The daisy commercial, which aired only once but was shown repeatedly on newscasts, was credited with helping Johnson win the election in a landslide. Mr. Stormer and other Republicans claimed his book’s power was lasting and helped fuel a rise of a new, more aggressive GOP conservatism that brought Ronald Reagan to the White House in 1981.

Mr. Stormer’s theories of a hydra-headed plot became emblematic of what historian Richard Hofstadter called the “paranoid style in American politics” — a phenomenon occurring periodically throughout American history. It involved, Hofstadter wrote in 1964, a belief in “the existence of a vast, insidious, preternaturally effective international conspiratorial network designed to perpetrate acts of the most fiendish character.”

Writing in Politico in 2010, scholar Matthew Dallek made a direct link between Mr. Stormer’s book and later conspiracy-minded extremists such as broadcaster Glenn Beck who feed into “this sense of a nation besieged by liberals. They seem to see themselves in a struggle in which violence may be justified to defend the nation’s revolutionary heritage.”

Mr. Stormer’s book contained more than 800 footnotes in its 253 pages, documenting his claims of Marxist infiltration with citations from government studies, newspaper articles and congressional committee reports.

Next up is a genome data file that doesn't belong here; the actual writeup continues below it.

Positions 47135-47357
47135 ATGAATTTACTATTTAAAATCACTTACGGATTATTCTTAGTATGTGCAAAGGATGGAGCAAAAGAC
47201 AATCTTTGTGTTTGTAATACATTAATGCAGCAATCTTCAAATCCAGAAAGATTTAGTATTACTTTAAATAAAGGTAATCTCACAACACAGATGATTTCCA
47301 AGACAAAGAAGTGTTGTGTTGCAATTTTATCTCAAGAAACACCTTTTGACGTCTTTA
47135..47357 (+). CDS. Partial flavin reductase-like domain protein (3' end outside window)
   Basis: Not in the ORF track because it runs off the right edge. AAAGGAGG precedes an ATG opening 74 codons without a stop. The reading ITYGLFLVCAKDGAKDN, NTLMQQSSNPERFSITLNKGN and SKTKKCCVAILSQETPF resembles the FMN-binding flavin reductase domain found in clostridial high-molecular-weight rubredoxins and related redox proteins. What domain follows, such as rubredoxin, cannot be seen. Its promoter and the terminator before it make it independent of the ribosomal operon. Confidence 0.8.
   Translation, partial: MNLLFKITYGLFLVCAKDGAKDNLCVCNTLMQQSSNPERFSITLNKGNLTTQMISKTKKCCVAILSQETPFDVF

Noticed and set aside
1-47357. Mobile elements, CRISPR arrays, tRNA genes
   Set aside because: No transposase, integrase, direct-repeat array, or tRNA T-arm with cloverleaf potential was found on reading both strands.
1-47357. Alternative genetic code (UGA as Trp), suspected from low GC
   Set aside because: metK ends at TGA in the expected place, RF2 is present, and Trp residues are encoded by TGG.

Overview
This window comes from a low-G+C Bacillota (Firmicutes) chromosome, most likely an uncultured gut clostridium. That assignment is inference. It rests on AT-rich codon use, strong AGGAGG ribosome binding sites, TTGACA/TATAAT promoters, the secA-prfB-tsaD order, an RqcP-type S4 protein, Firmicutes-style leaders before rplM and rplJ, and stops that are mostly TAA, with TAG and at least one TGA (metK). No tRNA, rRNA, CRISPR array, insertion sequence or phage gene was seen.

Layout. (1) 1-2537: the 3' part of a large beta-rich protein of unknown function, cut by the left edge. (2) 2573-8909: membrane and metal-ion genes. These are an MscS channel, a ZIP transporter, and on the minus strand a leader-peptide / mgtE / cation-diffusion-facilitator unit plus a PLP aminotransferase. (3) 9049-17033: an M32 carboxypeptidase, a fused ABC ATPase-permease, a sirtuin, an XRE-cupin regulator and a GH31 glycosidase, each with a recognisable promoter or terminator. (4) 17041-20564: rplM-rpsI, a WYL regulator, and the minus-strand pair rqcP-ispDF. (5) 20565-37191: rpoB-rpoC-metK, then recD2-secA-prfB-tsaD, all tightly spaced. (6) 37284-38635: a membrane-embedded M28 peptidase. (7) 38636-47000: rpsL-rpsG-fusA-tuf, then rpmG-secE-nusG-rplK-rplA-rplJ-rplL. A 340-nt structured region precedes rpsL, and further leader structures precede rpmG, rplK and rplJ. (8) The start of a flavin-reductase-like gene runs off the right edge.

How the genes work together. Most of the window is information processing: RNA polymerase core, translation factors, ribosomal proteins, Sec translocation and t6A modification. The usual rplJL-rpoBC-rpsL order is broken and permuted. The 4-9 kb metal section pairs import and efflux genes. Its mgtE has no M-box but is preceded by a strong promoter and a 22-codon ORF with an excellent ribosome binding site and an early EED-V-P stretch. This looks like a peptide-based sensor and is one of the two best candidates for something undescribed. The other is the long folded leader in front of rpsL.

Despite the patina of scholarship, the book encountered heavy criticism. Several moderate Republican leaders questioned its more sweeping conspiracist notions. And in September 1964, two months before the presidential election, a nonpartisan citizens group called the National Committee for Civic Responsibility placed a report in the Congressional Record blasting the book in a withering page-by-page critique.

“At best,” it said, the book was “an incredibly poor job of research and documentation and, at worst, a deliberate hoax and a fraud.”

The book cited a 1934 letter by labor leaders Walter and Victor Reuther that said, “Carry on the fight for a Soviet America” — an established hoax with six different versions, according to additional research reported by the New York Times in 2017.

Nevertheless, the book and two other ultraconservative, self-published paperbacks — Phyllis Schlafly’s “A Choice Not an Echo” and J. Evetts Haley’s “A Texan Looks at Lyndon” — were distributed by the millions throughout the campaign season, often sold at discount or given away.

The mass distribution marked a unique publicity initiative by the Republican right in which it largely ignored both the mainstream media and standard GOP publications of the day, such as National Review and Human Events. The sudden flood of privately circulated paperbacks by little-known authors without the imprimatur of established book-publishing companies “energized grassroots conservatives, helped Barry Goldwater secure the GOP nomination, and framed the right’s alternative campaign,” Nicole Hemmer, author of “Messengers of the Right: Conservative Media and the Transformation of American Politics,” wrote in the Atlantic Online in 2014.